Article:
EM: Right, the subversion is all we know. With a tune and an ad campaign that we now associate with how insipid feminism was . . .
EM: It meant, “Women, try drinking your own blood,” and that meaning’s gone.
CA: I had no idea that that’s where that comes . . .
EM: But the taboo your book violates the most are the hierarchies and boundaries between things. Human over animal, man over woman, parent over child, straight over gay, alive over the whole unclear rest of the universe. The hideous secret of your work, which seems so very pagan, is on the deepest level how very fluid things and categories are.
CA: Well, as a vegetarian for the last 20 years, I want us to understand we’re animals. We have the power to cut meat out, even if it’s just to some degree, at least; do you know what I mean? Leonardo da Vinci was talking about this 500 years ago. He said he hoped that one day human beings will understand that killing an animal is like killing another human being. But we’re also living in a time where we’re just killing other human beings so much that, I don’t know, there’s just so much violence.
EM: The violence is a good connection to the measure of your message. How economical your poems are, how short, how quick they are. How did you come to that . . .
CA: I was in correspondence with Cid Corman, who was living in Kyoto, Japan, and he turned me on to a lot of Japanese poets, especially this anthology of 20th-century Japanese haiku poets who were really radical and had completely broken the form. But, you know, actually Corman hated these poems because he hated surrealism. And he was actually trying hard to convince me to stop it.
EM: Stop this project?
CA: Yeah, and I have such a problem with authority. I would go head-to-head with Corman about it. He would say, it’s just fantasy. And I . . .
EM: What’s that “just” mean?
CA: Well, I think it’s just . . . he really wanted me to do what he told me to do, and what he was telling me to do, and I didn’t want to do. And I would write back and say, listen, I’m going to continue this anyway.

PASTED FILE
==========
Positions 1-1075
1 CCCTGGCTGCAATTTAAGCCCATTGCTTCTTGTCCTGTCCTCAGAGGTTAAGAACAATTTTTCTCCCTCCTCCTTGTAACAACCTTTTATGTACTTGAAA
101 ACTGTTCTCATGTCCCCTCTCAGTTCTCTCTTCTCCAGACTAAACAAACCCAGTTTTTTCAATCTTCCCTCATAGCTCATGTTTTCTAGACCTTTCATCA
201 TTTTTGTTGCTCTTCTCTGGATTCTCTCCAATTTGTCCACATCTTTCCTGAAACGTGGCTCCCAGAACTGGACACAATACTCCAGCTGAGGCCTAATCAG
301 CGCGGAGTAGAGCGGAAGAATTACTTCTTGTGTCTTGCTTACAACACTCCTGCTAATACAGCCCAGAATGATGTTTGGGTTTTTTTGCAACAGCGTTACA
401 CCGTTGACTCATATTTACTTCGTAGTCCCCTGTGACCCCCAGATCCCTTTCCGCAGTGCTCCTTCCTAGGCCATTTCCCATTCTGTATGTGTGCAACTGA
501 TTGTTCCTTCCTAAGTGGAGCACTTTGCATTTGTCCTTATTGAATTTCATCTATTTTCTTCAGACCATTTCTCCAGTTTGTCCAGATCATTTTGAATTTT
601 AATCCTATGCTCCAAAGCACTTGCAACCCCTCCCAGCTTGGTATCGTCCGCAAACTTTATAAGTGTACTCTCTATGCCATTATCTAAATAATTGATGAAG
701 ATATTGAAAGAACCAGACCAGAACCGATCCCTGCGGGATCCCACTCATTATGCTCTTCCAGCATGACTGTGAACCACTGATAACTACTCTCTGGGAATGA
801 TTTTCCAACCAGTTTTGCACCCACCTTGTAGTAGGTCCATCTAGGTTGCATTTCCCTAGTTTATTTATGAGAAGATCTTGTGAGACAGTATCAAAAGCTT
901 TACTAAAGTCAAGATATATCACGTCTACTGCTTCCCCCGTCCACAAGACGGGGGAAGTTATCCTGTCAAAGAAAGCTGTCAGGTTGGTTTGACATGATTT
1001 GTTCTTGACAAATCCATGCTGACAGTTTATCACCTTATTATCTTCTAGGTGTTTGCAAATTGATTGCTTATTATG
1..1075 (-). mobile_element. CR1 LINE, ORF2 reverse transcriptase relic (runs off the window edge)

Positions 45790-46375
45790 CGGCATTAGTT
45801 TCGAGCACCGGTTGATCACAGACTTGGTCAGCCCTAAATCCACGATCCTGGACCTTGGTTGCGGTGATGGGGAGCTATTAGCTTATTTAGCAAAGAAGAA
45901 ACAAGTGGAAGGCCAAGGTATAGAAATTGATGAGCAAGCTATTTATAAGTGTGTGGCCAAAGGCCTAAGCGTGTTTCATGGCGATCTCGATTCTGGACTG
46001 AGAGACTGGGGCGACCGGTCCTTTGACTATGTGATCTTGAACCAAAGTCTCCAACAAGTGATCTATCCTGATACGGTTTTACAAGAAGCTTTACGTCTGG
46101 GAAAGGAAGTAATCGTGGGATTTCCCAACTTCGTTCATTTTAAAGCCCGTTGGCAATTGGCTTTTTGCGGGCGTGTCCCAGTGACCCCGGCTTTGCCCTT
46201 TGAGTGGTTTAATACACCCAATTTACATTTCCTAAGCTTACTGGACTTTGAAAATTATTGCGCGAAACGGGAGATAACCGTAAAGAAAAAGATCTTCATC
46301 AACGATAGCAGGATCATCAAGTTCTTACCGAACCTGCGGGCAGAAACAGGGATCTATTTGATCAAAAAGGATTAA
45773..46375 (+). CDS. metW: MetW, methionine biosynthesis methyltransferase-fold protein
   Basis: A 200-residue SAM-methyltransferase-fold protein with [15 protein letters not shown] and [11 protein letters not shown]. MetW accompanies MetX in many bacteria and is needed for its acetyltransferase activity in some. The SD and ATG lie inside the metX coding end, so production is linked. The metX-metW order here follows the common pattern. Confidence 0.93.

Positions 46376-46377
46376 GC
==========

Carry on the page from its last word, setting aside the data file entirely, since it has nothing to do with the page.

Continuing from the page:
EM: There’s just so much power in that rebellion, you know, and you can’t give that to people. When you tell them to rebel, it’s like they think you mean take your clothes off and go wild at the party. And then come back from that into responsibility. Not that going wild ever is the responsibility itself. Seeing wild. Needing seeing wild to survive.
CA: And you’re right, it can’t be given to you because some people, if you oppress them, they’ll just clam up forever. I’ve been very influenced by looking very closely at the murderers of queers, you know, looking very closely at the murderers of Matthew Shepard, for instance, and how Aaron McKinney, that very same night after torturing Shepard, went out and deliberately got in a fight and got beaten up by another man and then wound up four rooms away from Matthew Shepard in the same hospital.
EM: Wow. Wow. Wow.
CA: So it’s sort of like the sexual tension gets transferred, because it’s really about sexual tension.
CA: Many men I’ve heard of who are in prison for killing gay men had sex with them.
CA: Yeah, and there’s a documentary about it, seven men interviewed.
EM: One of the most shocking poems in here for me is the chocolate man.
CA: Oh, well, that’s . . . yeah. The chocolate man is saying no and . . .
EM: Mouthing and dying and being devoured and Jesus, I mean, it’s very sexual.
CA: Yeah, I mean, it’s a violation poem. . . .
CA: And in some ways . . .
EM: A sweet, a sweet violation, and . . .
CA: It kills him.
EM: Your Matthew Shepard story reminded me of it, because we’re the murderers too. It’s not like we don’t understand it. We understand it all too well. The impulse to violate is a kind of reproduction of memory, to murder a queer is a queer act for sure, to kill a woman is feminine somehow, isn’t it?
CA: Well, what do we deserve? An old boyfriend of mine was tortured and murdered by homophobes in Tennessee, and that was very real and terrifying. And then there are gays who demand their right to join the military, put a rainbow sticker on a machine gun, I guess. Well, I don’t think so, but every one of us is complicit; our taxes buy the bullets and bombs to kill hundreds of thousands of real, breathing, human lives in Iraq and Afghanistan. In the end we would be nothing but surprised at what we really deserve.
EM: Our little bit of ignorance is one way that we know.